Monday, April 28, 2008

Rublev's icon of the Trinity

Andrei Rublev painted this famous icon of the Holy Trinity around 1415. (Click for a bigger version.) Pretty much every detail is symbolic; here's a good article explaining it all.

There's a great class at my church that teaches different methods of prayer, and a few weeks ago we did visual prayer. It's something like what the article describes, but more involved. For homework we were supposed to practice visual prayer twenty minutes a day for a week.

I didn't expect to get anything from the exercise. I'd never done anything like it before, and praying by staring at a picture sounded unnatural and awkward to me. Maybe if I'd been raised Catholic... But I gave it a try with various images and found it very effective!

Then that very week I happened to run across the story linked above, so I tried the same exercise with Rublev's icon. At first it just looks like three angels sitting there, but focusing on the faces I saw the amazing love of the Father, and the listening obedience of the Son, and the loving submission of the Holy Spirit (qui ex Patre Filioque procedit, whatever the Russian Orthodox Rublev might have thought-- ha ha, I'm such a nerd). Then I started to envision my own relation to the three divine Persons-- I don't see how you could not be on your knees at that point.

The house behind the Father is supposed to evoke Jesus' words: "In my Father's house are many rooms.... I go there to prepare a place for you." To my own surprise, as I gazed at that worn and faded outline of a very simple house, it seemed to represent unimaginable peace. I had a great longing to go and dwell there forever.

Here's what the prayer class had us doing (sounds a bit awkward because it's been hastily translated from Spanish):

One takes an expressive picture, for example an image of Jesus, or Mary, or any other subject, a picture that makes a strong impression, such as peace, gentleness, strength. What is important is that it speaks to you deeply.

Take the picture in your hands and after calming down and invoking the Holy Spirit, stay quiet, simply looking at the picture, first as a whole, then in detail.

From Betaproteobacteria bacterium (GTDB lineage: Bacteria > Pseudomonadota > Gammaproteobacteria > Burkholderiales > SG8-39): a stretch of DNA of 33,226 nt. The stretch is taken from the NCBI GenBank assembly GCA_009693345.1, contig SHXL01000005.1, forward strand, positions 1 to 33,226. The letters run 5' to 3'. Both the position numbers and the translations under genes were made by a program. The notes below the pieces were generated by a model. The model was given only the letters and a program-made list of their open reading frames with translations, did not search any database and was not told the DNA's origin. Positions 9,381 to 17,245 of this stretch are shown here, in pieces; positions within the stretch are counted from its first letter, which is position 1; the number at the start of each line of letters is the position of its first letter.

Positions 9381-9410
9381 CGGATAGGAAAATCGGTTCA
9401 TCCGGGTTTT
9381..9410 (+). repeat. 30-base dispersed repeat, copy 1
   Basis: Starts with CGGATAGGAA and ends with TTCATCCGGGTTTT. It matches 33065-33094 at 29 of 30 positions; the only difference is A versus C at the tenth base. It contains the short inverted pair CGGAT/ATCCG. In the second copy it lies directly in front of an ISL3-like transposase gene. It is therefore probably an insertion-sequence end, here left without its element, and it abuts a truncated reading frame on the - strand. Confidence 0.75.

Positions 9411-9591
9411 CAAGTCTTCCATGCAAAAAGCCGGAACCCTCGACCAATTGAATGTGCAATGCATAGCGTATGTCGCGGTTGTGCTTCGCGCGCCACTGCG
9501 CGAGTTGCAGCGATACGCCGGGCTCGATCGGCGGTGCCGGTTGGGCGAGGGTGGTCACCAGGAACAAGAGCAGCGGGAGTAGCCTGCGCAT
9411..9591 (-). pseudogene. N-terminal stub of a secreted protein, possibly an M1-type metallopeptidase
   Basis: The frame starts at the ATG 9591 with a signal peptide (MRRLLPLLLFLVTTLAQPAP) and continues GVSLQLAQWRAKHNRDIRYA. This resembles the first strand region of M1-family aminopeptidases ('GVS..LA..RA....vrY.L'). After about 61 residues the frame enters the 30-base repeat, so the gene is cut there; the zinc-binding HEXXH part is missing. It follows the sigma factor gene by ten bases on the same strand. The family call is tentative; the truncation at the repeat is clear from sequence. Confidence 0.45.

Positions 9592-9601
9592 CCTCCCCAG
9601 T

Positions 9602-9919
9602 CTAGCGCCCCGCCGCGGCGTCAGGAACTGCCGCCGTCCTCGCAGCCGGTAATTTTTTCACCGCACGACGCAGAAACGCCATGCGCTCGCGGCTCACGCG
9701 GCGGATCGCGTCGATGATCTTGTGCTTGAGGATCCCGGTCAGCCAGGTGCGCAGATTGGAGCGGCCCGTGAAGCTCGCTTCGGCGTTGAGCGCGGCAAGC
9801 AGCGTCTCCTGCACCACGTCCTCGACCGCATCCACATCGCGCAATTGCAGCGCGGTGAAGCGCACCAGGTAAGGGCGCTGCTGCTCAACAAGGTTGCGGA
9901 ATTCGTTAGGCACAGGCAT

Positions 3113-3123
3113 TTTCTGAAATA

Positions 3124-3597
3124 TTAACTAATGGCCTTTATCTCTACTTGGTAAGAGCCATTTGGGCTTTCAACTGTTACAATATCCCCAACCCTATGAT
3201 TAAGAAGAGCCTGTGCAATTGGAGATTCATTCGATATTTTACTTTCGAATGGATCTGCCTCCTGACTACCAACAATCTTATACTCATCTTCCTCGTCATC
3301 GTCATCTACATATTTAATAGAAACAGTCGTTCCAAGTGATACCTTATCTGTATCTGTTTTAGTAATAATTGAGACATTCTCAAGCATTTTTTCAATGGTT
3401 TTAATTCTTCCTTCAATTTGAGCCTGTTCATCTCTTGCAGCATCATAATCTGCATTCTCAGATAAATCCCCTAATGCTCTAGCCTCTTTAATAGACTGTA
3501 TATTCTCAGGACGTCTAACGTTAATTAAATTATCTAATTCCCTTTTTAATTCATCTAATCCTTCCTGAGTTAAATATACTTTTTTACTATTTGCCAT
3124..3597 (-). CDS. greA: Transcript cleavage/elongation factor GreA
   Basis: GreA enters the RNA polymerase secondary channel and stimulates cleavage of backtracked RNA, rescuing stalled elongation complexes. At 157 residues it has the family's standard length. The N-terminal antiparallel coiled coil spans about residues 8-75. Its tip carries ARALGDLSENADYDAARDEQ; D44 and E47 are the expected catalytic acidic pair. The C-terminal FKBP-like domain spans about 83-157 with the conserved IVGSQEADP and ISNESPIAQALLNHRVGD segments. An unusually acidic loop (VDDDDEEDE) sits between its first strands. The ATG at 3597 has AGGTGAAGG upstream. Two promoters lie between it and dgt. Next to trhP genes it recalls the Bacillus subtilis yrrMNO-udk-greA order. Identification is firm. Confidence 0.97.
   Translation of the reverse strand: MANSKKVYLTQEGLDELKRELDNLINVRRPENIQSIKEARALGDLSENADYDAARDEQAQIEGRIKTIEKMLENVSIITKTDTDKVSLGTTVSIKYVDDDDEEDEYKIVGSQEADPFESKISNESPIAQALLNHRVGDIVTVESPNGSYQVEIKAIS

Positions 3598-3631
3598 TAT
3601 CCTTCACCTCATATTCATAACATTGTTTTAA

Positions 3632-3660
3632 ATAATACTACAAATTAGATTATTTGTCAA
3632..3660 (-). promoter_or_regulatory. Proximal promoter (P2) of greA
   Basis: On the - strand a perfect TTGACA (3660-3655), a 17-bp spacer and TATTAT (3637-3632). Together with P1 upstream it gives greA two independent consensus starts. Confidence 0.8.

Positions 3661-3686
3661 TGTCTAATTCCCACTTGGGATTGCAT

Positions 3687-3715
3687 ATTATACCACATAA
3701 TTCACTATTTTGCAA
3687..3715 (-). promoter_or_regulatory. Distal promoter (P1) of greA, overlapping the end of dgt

Secondly, capture intuitively, attentively, and with serenity the impressions this picture evokes in you. What does this image tell you?

Thirdly, with calmness transfer yourself to the picture, as if you were this image, or as if you were in it. Respectfully and calmly, make 'yours' the impressions this picture arouses in you. Thus, identify yourself mentally with this image. Remain so for a good while, and saturate your soul with the sentiments of Jesus which the picture illustrates. This is how the soul puts on the image of Jesus and shares in his interior disposition.

Finally, with this inner disposition, transfer yourself mentally to your daily life. Imagine difficult situations, and overcome them with Jesus' attitudes. This is the way to embody the image of Jesus in the world.

This exercise is particularly fruitful for those who are naturally imaginative.

I would just add that I am not naturally imaginative-- I'm very deficient in that area-- and I found the exercise "particularly fruitful" for precisely that reason. I've often tried contemplating scenes from the Bible, but while others report all sorts of images and insights after such exercises, for me it was usually an hour of frustration and boredom. Having an actual picture to look at made all the difference to me.

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